Delict (Scots law)

Delict (Scots Law)

Delict (Scots law)

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Delict in Scots Law is, amongst other things, the responsibility to make reparation caused by breach of a duty of care or, arguably, the duty to refrain from committing such breaches. The equivalent in English law and other common law jurisdictions is known as tort law.


"Delict" as a word derives from the Latin "delictum" and as a branch of Scots Law revolves around the fundamental concept "Damnum Injuria Datum" - literally loss wrongfully caused. Where A has suffered wrongful loss at the hands of B (generally where B was negligent) B is under a legal obligation to make reparation. There are many various delicts which can be committed, ranging from assault to procurement or breach of contract.

Delict deals with the righting of legal wrongs in civil law, on the principle of liability for loss caused by failure in the duty of care, whether deliberate or accidental. While it vastly covers the same ground as the English law of Tort, the Scots law is different in many respects and concentrates more on general principle and less on specific wrongs. While some terms such as assault, defamation are used in both systems, their technical meanings differ.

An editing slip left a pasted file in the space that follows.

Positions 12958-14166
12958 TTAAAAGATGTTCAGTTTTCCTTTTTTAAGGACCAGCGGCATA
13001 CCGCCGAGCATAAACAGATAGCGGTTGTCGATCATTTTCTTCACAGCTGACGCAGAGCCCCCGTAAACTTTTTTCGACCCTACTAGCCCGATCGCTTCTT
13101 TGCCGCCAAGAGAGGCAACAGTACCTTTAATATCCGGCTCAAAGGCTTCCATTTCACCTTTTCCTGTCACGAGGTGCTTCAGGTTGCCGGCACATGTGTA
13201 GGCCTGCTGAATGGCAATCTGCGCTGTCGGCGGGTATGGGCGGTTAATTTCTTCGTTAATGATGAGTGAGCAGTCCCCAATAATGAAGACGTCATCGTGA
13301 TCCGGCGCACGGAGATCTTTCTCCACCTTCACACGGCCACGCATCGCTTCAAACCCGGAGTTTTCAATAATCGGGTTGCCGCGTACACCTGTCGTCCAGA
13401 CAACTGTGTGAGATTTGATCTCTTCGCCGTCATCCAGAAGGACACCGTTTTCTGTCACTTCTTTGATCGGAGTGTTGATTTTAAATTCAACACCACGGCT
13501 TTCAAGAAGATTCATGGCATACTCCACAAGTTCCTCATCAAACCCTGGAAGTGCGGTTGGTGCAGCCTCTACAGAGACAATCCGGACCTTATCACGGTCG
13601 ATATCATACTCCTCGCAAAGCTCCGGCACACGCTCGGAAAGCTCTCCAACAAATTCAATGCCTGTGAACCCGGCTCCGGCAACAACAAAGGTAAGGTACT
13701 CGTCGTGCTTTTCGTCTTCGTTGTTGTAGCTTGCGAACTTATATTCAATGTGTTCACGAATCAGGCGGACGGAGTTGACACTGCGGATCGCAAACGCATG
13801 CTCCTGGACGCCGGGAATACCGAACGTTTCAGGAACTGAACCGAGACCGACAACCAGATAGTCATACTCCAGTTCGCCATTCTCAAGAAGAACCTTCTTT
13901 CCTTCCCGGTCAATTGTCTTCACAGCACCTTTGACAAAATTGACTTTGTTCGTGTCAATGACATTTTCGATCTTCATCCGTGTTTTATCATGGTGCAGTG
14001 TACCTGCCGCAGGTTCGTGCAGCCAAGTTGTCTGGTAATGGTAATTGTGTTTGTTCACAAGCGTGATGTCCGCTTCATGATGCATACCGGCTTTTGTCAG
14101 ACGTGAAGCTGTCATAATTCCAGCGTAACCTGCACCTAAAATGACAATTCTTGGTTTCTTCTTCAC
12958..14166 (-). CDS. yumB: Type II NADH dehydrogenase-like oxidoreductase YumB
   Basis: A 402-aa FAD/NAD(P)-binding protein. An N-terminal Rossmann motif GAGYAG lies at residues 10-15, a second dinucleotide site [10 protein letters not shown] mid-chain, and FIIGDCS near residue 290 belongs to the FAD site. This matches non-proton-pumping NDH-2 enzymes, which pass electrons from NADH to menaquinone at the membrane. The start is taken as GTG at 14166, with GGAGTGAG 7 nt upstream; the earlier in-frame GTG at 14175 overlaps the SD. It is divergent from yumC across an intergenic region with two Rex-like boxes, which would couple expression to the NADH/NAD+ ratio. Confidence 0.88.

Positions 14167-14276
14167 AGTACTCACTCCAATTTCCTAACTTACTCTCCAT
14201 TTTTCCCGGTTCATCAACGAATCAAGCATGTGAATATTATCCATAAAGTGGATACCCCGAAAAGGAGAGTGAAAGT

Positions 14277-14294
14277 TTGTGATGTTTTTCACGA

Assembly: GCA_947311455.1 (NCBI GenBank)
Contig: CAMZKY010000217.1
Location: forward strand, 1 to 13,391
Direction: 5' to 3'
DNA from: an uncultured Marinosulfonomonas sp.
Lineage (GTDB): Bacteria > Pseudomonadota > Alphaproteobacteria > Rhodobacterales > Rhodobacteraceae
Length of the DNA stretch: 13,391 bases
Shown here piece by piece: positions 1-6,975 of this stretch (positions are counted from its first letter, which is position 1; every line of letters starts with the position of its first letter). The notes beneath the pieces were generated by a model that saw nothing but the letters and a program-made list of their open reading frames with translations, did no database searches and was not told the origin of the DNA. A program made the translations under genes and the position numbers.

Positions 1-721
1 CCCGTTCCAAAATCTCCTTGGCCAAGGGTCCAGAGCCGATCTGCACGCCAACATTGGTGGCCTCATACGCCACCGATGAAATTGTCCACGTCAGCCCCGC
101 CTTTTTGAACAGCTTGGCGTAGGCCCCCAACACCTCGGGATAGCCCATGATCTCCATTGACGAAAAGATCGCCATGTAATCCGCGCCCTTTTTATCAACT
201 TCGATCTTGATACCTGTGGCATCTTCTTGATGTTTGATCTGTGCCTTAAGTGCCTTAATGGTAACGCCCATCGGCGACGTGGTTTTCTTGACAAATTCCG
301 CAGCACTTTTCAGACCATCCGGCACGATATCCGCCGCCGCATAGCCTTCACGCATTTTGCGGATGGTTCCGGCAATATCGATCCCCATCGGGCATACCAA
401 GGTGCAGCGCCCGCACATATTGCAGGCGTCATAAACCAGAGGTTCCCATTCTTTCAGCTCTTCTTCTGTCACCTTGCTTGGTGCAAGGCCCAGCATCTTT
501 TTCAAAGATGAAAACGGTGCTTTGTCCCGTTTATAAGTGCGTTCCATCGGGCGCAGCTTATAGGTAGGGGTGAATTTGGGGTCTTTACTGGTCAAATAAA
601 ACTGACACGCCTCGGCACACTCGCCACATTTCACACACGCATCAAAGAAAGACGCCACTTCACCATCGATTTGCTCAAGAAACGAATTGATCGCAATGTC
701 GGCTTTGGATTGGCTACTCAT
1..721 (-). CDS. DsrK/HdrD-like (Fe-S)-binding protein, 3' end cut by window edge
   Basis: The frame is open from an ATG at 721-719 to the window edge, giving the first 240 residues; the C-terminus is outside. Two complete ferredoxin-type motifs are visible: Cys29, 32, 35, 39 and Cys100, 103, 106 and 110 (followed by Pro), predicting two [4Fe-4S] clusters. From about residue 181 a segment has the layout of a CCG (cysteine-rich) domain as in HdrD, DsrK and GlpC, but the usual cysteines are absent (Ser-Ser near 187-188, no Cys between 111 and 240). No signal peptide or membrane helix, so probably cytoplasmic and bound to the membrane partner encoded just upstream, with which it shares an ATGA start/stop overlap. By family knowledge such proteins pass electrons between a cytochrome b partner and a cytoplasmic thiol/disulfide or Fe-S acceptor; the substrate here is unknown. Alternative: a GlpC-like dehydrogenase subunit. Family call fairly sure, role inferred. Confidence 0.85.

The landmark decision on establishing negligence, for Scotland and for the rest of the United Kingdom, is the House of Lords appeal case, Donoghue v. Stevenson 1932 AC 562, 1932 SC (HL) 31, 1932 SLT 317.

The Duty of Care

Donoghue v Stevenson (1932), also known as "The Paisley Snail...
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